Any opinions on this ADD book I will beHEY LETS RIDE BIKES
November 19, 2007 12:27 PM   Subscribe

Are Gabor Maté's books on ADD considered relevant or are they widely dismissed?

I got a copy of Maté's book Scattered a few years ago. I ordered it with feelings of "this is it!" and "finally! a solution". I remember putting it down but I can't recall why.

Now that I'm trying to do full-time schooling and full-time employment and keep house and relationships going, I figured maybe I should pick it up again.

I started re-reading it last night and it's causing those good feelings again. It provides what seems to be a sensible model of ADD as developmental delaywith sensible, counter-intuitive-so-they're-the-sort-of-thing-not-tried-often solutions (no link sorry).

Here's what I'm curious about. When I put it down, I think one of the reasons might be that I heard it devalued or dismissed somewhere reputable but I can't recall that now. A google search brings up nothing truly informative and the lower-star ratings at amazon are just complaints.

Even more damning: an ask me search brings up nothing while The Feeling Good Handbook, well...

So what is it? Did I discover a genius who has somehow just not made any waves or did the world give it a try and just shrug?

Or did the accents in his name just foil most of my searches?
posted by Brainy to Health & Fitness (2 answers total)
Although there is in ADD an inherited predisposition, a heightened sensitivity, the condition itself is rooted in social factors that have placed nearly intolerable burdens on the parenting environment. It is not bad or unloving parenting that is the problem, but stressed parenting.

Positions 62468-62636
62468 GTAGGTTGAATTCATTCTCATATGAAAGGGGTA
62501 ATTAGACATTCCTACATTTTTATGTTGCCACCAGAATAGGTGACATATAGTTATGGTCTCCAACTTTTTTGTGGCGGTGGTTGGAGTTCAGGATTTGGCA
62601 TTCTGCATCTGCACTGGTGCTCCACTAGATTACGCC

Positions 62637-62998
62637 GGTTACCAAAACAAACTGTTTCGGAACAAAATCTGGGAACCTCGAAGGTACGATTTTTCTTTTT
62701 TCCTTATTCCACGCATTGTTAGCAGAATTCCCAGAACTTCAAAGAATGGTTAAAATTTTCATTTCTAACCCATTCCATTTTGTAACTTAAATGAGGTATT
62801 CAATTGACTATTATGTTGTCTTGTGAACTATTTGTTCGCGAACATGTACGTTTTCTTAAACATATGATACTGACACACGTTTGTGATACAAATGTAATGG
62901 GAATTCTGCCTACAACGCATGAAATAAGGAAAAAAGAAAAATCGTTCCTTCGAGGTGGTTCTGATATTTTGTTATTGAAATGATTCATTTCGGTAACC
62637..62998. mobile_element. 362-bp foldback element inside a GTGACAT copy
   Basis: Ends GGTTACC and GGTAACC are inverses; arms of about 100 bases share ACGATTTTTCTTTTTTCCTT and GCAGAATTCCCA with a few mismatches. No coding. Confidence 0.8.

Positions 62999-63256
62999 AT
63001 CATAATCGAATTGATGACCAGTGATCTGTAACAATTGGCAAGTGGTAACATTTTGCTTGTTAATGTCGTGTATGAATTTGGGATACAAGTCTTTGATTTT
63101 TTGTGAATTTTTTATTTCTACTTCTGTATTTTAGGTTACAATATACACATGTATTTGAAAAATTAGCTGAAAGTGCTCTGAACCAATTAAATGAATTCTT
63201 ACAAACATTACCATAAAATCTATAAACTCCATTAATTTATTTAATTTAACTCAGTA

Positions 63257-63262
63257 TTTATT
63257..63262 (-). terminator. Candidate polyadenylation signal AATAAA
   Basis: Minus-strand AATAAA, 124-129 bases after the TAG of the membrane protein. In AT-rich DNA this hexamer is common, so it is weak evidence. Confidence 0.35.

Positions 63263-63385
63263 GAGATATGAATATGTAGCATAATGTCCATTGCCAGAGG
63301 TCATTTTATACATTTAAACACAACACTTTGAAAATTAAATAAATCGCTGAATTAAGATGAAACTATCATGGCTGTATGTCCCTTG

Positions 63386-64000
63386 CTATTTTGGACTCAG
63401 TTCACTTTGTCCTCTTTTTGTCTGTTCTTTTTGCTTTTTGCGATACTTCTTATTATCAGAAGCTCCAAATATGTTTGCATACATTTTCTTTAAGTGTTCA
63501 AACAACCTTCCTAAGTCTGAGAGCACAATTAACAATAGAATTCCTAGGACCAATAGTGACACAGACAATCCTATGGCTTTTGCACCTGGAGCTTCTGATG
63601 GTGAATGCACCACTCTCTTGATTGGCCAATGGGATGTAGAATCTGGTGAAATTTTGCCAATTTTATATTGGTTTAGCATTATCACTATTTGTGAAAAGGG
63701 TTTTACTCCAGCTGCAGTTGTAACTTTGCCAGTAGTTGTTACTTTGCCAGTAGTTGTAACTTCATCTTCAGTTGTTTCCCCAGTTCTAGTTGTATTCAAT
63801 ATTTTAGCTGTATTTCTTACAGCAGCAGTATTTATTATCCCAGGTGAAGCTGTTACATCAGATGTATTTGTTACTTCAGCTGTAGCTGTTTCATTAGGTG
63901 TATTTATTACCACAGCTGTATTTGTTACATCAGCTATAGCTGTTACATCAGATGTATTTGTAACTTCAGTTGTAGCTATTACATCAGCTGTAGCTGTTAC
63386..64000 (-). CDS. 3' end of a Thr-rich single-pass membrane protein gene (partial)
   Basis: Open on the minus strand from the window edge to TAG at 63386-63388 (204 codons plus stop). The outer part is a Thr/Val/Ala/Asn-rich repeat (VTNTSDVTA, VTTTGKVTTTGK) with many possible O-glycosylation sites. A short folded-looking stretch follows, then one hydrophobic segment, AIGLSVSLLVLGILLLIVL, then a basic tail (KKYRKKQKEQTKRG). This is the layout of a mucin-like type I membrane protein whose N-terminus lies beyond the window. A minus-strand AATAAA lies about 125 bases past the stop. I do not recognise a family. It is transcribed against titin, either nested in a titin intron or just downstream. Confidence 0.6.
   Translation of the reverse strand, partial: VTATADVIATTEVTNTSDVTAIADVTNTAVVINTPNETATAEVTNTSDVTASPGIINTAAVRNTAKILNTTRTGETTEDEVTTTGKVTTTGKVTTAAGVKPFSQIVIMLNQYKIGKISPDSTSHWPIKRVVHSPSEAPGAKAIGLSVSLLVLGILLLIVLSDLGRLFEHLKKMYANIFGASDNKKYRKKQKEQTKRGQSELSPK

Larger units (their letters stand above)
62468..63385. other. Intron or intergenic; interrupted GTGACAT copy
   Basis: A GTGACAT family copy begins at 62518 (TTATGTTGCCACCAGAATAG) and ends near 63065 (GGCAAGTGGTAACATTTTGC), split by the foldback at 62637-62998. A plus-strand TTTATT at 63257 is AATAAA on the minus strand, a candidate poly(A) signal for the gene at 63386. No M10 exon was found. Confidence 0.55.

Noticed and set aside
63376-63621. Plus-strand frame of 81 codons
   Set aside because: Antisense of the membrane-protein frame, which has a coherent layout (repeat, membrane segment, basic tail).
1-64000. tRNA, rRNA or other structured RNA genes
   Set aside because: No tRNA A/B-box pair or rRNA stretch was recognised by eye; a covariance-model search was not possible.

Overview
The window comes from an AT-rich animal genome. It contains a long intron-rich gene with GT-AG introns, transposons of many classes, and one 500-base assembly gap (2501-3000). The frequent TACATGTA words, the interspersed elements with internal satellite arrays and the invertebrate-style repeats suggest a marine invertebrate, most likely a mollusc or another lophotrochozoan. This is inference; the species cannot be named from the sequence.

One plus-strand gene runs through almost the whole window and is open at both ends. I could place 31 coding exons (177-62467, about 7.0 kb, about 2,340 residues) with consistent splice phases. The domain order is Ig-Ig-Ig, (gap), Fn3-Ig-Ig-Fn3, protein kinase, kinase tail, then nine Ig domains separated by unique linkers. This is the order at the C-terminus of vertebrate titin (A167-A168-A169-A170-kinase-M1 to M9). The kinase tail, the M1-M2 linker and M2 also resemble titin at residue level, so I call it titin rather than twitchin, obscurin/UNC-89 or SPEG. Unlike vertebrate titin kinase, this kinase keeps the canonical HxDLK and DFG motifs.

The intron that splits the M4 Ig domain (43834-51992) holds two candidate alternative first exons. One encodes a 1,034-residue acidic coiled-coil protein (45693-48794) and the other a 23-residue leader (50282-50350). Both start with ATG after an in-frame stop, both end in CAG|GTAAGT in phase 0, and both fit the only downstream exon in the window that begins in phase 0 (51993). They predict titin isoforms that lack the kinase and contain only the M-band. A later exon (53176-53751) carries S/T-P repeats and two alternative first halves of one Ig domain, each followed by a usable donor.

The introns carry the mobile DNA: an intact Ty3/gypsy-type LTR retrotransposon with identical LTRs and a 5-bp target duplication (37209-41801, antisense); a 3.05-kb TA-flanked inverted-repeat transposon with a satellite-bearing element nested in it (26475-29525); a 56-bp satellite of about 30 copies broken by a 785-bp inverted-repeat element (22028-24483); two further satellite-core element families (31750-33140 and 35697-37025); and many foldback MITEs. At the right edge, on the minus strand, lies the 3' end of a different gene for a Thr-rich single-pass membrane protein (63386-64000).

From the link you gave. It gives me pause. I'm the parent of a son with ADHD and going by this assumption, my daughter should also have ADHD and she does not. I'm not saying that the guy may not have good things to say, I just would be cautious of a book that seems to advocate a much more societal link to ADHD than current wisdom would suggest.

Edward Hallowell has written some very good books on ADHD (Driven to Distraction, Answers to Distraction, Delivered From Distraction, etc.) that I would highly recommend. The thing with ADHD is that it's very individualized. What works for one person won't necessarily work for another. Hallowell takes that into account more so than a lot of other authors do.
posted by cooker girl at 2:11 PM on November 19, 2007

Response by poster: Cooker, that brief summary does not quite seem to do his theory justice. However, as an abandoned paragraph I just wrote shows, I cannot actually do it justice either. So I shall not even bother trying. Suffice it to say, it isn't quite as cause > effect as that quoted sentence makes it sound. There needs to be a situation PLUS genetic predisposition in the child for it to develop.

I might look into Edward Hallowell as well.
posted by Brainy at 2:42 PM on November 19, 2007

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